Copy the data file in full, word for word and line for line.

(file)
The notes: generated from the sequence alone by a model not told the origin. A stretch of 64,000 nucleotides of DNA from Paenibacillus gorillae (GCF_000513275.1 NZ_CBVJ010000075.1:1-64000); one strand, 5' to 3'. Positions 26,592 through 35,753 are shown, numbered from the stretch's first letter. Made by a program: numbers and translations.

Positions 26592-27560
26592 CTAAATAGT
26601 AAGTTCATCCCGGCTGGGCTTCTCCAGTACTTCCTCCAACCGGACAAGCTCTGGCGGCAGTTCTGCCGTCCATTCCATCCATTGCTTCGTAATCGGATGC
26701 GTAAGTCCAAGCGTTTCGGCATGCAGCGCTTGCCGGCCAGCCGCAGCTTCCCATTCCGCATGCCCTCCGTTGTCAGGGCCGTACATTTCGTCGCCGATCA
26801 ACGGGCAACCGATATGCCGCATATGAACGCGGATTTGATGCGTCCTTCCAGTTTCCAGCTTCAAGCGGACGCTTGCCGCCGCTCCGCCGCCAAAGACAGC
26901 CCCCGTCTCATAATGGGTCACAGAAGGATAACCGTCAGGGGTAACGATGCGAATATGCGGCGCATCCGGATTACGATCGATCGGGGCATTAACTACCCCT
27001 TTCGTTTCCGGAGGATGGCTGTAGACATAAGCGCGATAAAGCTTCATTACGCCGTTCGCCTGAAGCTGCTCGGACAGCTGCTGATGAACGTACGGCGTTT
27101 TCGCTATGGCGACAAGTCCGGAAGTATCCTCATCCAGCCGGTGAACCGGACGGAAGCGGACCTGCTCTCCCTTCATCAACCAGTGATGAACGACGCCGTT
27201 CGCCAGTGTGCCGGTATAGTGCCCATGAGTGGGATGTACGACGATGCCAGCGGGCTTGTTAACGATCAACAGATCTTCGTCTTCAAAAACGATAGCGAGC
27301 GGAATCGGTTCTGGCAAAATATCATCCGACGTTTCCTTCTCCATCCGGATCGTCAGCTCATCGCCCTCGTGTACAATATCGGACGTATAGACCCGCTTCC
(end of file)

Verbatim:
The notes: generated from the sequence alone by a model not told the origin. A stretch of 64,000 nucleotides of DNA from Paenibacillus gorillae (GCF_000513275.1 NZ_CBVJ010000075.1:1-64000); one strand, 5' to 3'. Positions 26,592 through 35,753 are shown, numbered from the stretch's first letter. Made by a program: numbers and translations.

Positions 26592-27560
26592 CTAAATAGT
26601 AAGTTCATCCCGGCTGGGCTTCTCCAGTACTTCCTCCAACCGGACAAGCTCTGGCGGCAGTTCTGCCGTCCATTCCATCCATTGCTTCGTAATCGGATGC
26701 GTAAGTCCAAGCGTTTCGGCATGCAGCGCTTGCCGGCCAGCCGCAGCTTCCCATTCCGCATGCCCTCCGTTGTCAGGGCCGTACATTTCGTCGCCGATCA
26801 ACGGGCAACCGATATGCCGCATATGAACGCGGATTTGATGCGTCCTTCCAGTTTCCAGCTTCAAGCGGACGCTTGCCGCCGCTCCGCCGCCAAAGACAGC
26901 CCCCGTCTCATAATGGGTCACAGAAGGATAACCGTCAGGGGTAACGATGCGAATATGCGGCGCATCCGGATTACGATCGATCGGGGCATTAACTACCCCT
27001 TTCGTTTCCGGAGGATGGCTGTAGACATAAGCGCGATAAAGCTTCATTACGCCGTTCGCCTGAAGCTGCTCGGACAGCTGCTGATGAACGTACGGCGTTT
27101 TCGCTATGGCGACAAGTCCGGAAGTATCCTCATCCAGCCGGTGAACCGGACGGAAGCGGACCTGCTCTCCCTTCATCAACCAGTGATGAACGACGCCGTT
27201 CGCCAGTGTGCCGGTATAGTGCCCATGAGTGGGATGTACGACGATGCCAGCGGGCTTGTTAACGATCAACAGATCTTCGTCTTCAAAAACGATAGCGAGC
27301 GGAATCGGTTCTGGCAAAATATCATCCGACGTTTCCTTCTCCATCCGGATCGTCAGCTCATCGCCCTCGTGTACAATATCGGACGTATAGACCCGCTTCC